The ability to design or reconfigure communities to be more supportive of physical activity has broad public health implications. Assessing the context and locations of specific behaviors will lead to a better understanding of how neighborhood attributes influence overall physical activity.
A cross-sectional survey was used to assess physical activity before and after residents moved to Mueller, a New Urbanist-inspired community in Austin, Texas. Context-specific physical activity and the locations where these activities took place were examined.
Overall, residents reported that they increased their physical activity by 66.4 minutes (95% CI: 32.8–100.1) per week after moving to Mueller. For recreational walking, residents reported an average of 159.8 minutes inside Mueller after moving, an increase from 91.7 minutes before their move (P < .001). Correspondingly, residents walked 18.6 fewer minutes per week outside Mueller (P < .001). For transport-related walking, the mean number of minutes spent walking outside Mueller remained constant, but the time spent walking inside the neighborhood decreased an average of 10.8 minutes per week after moving (P = .02).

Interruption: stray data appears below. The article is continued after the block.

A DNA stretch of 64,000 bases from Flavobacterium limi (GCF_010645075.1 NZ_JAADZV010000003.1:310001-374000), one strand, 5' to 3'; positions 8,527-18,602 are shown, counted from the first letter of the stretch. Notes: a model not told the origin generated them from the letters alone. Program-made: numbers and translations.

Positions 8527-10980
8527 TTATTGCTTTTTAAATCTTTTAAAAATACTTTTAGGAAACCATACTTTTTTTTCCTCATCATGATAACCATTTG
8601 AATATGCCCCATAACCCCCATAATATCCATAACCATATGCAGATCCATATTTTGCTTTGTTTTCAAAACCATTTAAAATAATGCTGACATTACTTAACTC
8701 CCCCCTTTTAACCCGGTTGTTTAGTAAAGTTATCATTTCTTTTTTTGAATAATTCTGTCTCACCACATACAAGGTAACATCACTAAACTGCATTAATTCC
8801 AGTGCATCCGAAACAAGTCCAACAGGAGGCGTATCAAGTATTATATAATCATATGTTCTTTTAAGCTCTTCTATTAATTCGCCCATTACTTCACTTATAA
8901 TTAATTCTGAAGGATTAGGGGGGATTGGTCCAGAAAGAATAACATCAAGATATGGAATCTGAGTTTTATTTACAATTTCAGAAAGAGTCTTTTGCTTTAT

The most notable increase was seen in walking for recreation inside the neighborhood. Results of this natural experiment strongly suggest the environmental impact on physical activity and underscore the importance of investigating the context and locations where different types of physical activity occur.